Why do this? My guess: prior to the next election public Expectations are being trivialized, objections stomped on, and thus, “managed” via propaganda initiatives.

    You used to support the NDP? You were a stalwart, a believer, but now have objections, objective and science-based complaints about NDP policy?

    Following a squeaker of an election even the NDP’s message to its base has changed. You belong to the party? Wake up time: Dissent is forbidden. They are acting as though they possess a massive majority’s consent. As in, ‘We possess majority power now. What we do is our call, not yours. Interfere and you’ll be excommunicated. So shut up.”

    You’ve noticed the change? When not indulging in gloating about making those Tough Decisions and responding with self-applause, party discipline imposes the following clamp – “We’re Not Listening To Anyone Else. We Don’t Have To.”

    What we’re seeing unfold in BC was predicted a century ago. If you studied Poli Sci in the sixties and seventies you probably heard of Michels’, Iron Law of Oligarchy.

    https://www.britannica.com/topic/iron-law-of-oligarchy

    “Iron law of oligarchy, sociological thesis according to which all organizations, including those committed to democratic ideals and practices, will inevitably succumb to rule by an elite few (an oligarchy). The iron law of oligarchy contends that organizational democracy is an oxymoron. Although elite control makes internal democracy unsustainable, it is also said to shape the long-term development of all organizations—including the rhetorically most radical—in a conservative direction.”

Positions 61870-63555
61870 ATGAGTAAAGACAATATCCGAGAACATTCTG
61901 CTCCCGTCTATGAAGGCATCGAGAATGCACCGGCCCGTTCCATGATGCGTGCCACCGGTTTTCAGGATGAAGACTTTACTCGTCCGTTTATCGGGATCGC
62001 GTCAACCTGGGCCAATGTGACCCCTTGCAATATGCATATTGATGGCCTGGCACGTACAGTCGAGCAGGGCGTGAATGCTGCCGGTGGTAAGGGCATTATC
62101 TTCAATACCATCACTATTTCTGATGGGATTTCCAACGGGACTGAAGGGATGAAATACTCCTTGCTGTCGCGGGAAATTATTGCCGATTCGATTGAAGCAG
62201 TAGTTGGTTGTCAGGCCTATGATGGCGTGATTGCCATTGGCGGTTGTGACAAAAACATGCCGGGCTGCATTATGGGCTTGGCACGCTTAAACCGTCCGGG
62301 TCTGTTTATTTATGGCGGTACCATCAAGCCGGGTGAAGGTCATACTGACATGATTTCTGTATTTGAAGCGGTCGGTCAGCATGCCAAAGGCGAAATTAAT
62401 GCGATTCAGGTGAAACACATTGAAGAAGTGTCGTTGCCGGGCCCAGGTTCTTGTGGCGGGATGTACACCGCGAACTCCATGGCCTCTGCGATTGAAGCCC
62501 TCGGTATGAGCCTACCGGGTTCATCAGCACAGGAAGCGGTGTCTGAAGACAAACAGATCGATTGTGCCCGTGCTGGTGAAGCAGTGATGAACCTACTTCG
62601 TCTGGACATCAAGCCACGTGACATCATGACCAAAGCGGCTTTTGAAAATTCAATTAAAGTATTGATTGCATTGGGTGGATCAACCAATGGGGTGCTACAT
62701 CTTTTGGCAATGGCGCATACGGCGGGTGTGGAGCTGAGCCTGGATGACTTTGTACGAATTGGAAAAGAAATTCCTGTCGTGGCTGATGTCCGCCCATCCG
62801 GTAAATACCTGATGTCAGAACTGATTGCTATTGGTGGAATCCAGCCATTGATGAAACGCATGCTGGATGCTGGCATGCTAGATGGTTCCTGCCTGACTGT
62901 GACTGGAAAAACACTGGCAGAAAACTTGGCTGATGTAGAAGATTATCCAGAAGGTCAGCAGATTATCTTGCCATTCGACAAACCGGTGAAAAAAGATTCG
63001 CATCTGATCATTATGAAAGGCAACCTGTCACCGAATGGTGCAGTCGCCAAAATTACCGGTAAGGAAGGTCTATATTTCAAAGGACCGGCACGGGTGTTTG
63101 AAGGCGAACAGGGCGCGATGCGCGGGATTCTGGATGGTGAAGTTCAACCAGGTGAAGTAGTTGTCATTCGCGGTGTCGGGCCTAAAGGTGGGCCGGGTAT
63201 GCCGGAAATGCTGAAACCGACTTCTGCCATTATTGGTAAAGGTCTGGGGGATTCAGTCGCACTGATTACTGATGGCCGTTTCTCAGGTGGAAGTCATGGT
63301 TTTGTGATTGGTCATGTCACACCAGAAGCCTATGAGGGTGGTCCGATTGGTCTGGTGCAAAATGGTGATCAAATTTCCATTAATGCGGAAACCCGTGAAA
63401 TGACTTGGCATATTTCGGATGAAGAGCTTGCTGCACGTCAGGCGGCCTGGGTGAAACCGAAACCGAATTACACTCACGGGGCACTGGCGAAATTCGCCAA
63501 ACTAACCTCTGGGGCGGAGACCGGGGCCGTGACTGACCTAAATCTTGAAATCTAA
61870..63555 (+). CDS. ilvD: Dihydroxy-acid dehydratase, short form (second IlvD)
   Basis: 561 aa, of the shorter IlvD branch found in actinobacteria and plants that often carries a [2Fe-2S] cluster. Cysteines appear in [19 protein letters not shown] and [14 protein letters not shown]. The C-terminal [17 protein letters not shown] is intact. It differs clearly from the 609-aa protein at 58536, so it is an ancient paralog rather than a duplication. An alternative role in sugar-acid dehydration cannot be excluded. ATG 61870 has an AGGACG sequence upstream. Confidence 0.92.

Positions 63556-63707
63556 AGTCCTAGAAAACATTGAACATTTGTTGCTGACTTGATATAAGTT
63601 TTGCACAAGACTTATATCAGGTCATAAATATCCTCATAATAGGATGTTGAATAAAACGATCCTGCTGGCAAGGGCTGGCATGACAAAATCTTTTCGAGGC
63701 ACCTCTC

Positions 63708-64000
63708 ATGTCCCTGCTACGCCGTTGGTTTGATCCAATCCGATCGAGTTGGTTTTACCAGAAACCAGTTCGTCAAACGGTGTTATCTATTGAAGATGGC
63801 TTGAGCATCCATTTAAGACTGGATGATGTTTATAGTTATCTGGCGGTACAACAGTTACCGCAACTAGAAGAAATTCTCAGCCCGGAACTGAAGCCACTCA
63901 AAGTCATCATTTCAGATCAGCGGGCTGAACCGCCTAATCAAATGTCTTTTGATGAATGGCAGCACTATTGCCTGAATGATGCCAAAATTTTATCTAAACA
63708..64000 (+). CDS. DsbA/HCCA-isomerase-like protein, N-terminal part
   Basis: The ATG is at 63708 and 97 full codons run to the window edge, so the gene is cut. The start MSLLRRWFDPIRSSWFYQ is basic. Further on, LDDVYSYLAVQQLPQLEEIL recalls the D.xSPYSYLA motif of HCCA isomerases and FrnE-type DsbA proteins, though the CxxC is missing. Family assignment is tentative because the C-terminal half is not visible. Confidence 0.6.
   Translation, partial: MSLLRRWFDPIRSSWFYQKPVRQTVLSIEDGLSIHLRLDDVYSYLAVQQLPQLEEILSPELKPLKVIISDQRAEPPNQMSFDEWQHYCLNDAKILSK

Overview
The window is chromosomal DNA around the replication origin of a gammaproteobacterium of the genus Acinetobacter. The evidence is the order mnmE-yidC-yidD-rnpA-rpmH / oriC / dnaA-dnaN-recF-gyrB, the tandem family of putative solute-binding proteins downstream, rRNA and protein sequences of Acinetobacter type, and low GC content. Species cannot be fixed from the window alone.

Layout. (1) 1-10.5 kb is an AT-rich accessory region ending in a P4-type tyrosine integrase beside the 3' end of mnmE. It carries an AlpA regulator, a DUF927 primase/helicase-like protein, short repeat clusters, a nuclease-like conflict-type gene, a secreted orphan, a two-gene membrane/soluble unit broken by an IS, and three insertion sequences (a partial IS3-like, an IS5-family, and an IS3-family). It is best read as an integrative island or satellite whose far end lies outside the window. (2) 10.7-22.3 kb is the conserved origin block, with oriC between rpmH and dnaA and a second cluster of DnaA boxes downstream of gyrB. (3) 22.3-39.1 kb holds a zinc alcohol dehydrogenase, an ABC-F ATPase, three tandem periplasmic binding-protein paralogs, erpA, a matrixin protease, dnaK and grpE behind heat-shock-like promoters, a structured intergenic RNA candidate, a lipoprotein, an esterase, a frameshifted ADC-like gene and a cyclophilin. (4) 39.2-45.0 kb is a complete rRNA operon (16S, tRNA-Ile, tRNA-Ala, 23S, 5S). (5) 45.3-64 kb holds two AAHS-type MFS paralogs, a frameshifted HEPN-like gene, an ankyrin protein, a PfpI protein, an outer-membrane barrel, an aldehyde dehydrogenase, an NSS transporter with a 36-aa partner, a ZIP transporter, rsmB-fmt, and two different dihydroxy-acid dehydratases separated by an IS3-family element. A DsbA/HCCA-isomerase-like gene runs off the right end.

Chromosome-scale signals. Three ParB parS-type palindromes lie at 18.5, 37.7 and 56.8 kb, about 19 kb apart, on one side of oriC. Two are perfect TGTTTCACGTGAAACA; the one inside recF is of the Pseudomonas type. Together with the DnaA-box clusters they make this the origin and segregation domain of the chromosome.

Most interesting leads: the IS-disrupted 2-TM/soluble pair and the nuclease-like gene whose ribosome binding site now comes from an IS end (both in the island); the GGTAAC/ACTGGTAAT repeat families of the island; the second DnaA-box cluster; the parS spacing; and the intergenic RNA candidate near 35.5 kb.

“Michels insisted that the chasm separating elite leaders from rank-and-file members would also steer organizations toward strategic moderation, as key organizational decisions would ultimately be taken more in accordance with leaders’ self-serving priorities of organizational survival and stability than with members’ preferences and demands.”

    “organizational democracy is an oxymoron.”

    Did Mr Michels’ insight help explain how we got to where we are?

    Please advise…

    Here, you’re free to do just that…

  13. As far as i figure so far, the only ammo left for Horgan and the NDP’s survival, is to hold an inquiry. They must see the wall and the writing upon it, and what the majority demands. Not wants, but demands. Or do they just see the wall. The other option for governance is to awful to contemplate. Not good.